If you run out of people that you like, you can give your money to a church or a charity or a cause if you wish. When it comes to legacy planning, I had a conversation with my mom, and she said, “Listen, if I would have known my grandkids were going to be so great, I would have been nicer to their parents.” So, she and many others like her are saying, “Okay, I don’t need to take care of my grandchildren, my children have that taken care of. But I would love to leave a legacy for them if something should happen to me, or really when something happens to me.” Whether it’s money towards paying off college debt, or a pending wedding, or raising their own children, or putting a down payment on a home. Those are all things that we find a lot of grandparents wanting to do for their grandchildren.
Life insurance of course, can also be used to design more sophisticated tax strategies for income in retirement. This part gets a bit more complicated, and you need to seek the advice of a financial professional to do this to make sure that you’re covering all of your bases. But there’s a lot of things that life insurance can do for you even in retirement, and I would offer better for you in retirement because the likelihood that you are going to die in that span of your life is 100%, right? If you’ve made it to retirement, you’re not getting out of retirement alive. And so, if you want that life insurance in place when you die, we have to make sure that this is an affordable program whatever you’re enrolled in, that you can keep. So, what I’d like to do is to do a side-by-side comparison between the Federal Employees Group Life Insurance and Private Life Insurance.
I’m not going to talk about a specific product or a company, but I want you to understand generally, how they are different and identical in some ways as well. As far as how to qualify under the FEGLI program, you were automatically allowed in when you were first hired ,which is beautiful. That’s how group life insurance works and what an amazing thing that is. After that point, if you didn’t get in when you were first hired, you have to either qualify for the coverage, or experience a Qualifying Life Event. Get married, divorced, the death of a spouse or the birth or adoption of a child. Those are the most common QLEs. Under private life insurance, of course, you have to be healthy enough to qualify for that coverage. You have to go through underwriting, they’ll ask a series of questions. They may do blood or urine work, just to make sure that everything you answered is accurate. And as long as you’re approved, that policy can be issued.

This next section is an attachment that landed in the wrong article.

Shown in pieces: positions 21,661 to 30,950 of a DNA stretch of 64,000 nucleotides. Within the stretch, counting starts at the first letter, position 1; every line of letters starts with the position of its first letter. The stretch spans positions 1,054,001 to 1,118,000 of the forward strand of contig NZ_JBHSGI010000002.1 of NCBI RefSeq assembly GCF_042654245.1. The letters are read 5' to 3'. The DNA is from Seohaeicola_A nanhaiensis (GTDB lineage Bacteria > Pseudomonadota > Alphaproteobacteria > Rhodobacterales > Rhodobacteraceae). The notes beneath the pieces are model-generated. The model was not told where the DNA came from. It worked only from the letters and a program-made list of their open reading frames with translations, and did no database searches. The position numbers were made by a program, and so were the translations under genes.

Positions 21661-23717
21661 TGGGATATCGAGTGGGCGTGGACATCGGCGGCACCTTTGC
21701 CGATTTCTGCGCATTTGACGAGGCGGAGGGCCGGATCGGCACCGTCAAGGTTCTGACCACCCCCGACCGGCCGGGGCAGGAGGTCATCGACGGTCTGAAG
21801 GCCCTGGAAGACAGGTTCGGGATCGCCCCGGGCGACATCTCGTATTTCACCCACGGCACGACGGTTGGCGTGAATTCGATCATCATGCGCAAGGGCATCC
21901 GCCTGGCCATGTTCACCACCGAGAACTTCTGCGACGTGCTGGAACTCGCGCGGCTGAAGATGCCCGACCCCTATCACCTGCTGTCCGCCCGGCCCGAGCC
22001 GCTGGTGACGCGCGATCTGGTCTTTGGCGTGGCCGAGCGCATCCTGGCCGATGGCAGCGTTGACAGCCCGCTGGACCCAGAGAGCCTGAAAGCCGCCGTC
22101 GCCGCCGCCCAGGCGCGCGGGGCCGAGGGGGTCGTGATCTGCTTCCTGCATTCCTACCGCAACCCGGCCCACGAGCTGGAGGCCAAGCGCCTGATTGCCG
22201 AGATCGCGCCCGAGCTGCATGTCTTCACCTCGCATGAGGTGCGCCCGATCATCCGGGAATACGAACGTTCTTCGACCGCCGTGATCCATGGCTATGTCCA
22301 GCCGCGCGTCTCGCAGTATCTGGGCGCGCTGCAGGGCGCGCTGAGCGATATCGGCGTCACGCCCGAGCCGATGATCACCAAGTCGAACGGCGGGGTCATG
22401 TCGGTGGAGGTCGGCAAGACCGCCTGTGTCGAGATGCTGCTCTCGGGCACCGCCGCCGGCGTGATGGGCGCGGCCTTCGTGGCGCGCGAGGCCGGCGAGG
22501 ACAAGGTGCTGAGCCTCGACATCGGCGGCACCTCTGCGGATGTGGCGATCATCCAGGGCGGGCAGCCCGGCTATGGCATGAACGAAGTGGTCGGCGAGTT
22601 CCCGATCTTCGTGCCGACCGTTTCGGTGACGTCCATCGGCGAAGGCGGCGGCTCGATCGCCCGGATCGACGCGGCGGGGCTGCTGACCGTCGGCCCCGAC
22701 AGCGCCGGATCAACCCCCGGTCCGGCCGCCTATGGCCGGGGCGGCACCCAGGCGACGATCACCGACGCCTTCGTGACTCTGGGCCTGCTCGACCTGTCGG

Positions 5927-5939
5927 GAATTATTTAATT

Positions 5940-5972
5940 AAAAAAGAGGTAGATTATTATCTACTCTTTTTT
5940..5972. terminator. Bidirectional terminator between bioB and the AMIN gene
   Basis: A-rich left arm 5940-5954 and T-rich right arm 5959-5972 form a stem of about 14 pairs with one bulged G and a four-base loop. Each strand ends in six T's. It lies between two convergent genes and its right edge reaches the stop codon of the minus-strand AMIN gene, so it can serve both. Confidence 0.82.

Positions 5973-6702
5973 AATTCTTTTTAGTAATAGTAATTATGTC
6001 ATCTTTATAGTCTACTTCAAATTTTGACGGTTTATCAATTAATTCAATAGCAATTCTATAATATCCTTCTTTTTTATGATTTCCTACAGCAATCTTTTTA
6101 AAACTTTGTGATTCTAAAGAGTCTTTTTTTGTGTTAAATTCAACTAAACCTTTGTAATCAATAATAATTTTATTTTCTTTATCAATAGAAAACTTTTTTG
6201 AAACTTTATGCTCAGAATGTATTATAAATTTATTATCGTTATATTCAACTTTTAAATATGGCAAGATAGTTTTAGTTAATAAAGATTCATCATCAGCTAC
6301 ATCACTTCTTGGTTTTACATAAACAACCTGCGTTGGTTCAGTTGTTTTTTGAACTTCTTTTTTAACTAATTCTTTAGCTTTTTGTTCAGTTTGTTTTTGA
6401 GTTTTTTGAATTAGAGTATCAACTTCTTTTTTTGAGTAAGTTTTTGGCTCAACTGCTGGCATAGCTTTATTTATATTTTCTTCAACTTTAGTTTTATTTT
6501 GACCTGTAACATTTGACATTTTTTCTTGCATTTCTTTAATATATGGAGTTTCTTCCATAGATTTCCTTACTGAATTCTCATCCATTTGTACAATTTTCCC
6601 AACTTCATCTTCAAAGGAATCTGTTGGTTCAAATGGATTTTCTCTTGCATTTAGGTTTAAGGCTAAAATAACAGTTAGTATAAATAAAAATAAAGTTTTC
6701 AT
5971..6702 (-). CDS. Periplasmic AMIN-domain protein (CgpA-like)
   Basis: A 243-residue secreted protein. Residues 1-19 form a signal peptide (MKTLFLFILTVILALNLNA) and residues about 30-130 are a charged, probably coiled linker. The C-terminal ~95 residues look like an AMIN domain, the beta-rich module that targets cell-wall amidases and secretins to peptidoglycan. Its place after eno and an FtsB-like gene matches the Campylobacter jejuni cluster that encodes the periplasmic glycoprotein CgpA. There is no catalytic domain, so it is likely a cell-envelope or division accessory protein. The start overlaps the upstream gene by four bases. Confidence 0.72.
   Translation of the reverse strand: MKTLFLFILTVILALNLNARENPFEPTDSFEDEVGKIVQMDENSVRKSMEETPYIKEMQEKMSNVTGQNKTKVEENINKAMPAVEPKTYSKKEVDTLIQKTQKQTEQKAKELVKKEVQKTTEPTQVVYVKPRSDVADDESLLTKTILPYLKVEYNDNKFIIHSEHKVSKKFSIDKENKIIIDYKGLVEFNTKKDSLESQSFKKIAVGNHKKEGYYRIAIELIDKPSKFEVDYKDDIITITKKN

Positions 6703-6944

As far as the FEGLI program goes for coverage, this is where we see the first limitation of the FEGLI program. And that is, the amount of coverage that you can get is limited because it’s based on your salary. So, if you have a desire for a large legacy that expands beyond what FEGLI can give you, there’s only so much you can get in the FEGLI program. Other than that, you’re going to have to go out to the private life insurance side. Under the private life insurance side, the amount that you can get is virtually unlimited and can include some different features that are not available in the FEGLI program, like building cash value that you can borrow against tax free. Living benefits, this would be the ability to borrow against your own life insurance program while you’re living as opposed to waiting until you die, and your family gets money.
Long-term care benefits are interesting with a life insurance policy, this has to be structured this way. But in the event that you have a long-term care need, meaning you’re not able to feed yourself, bathe yourself, dress yourself, those things we do every day and don’t even think about it, you may qualify for coverage to be paid to you in advance so that you’re able to take care of those long-term care needs. But if you don’t end up needing it for that, it’s simply paid as a death benefit to your family. So, a lot of flexibility in how you’re able to use these life insurance products, because the life insurance industry knew that they needed to get more creative so that people understood that flexibility that was possible in these programs to allow you to use your money in very different ways. The next way that these programs are slightly different is how they’re paid.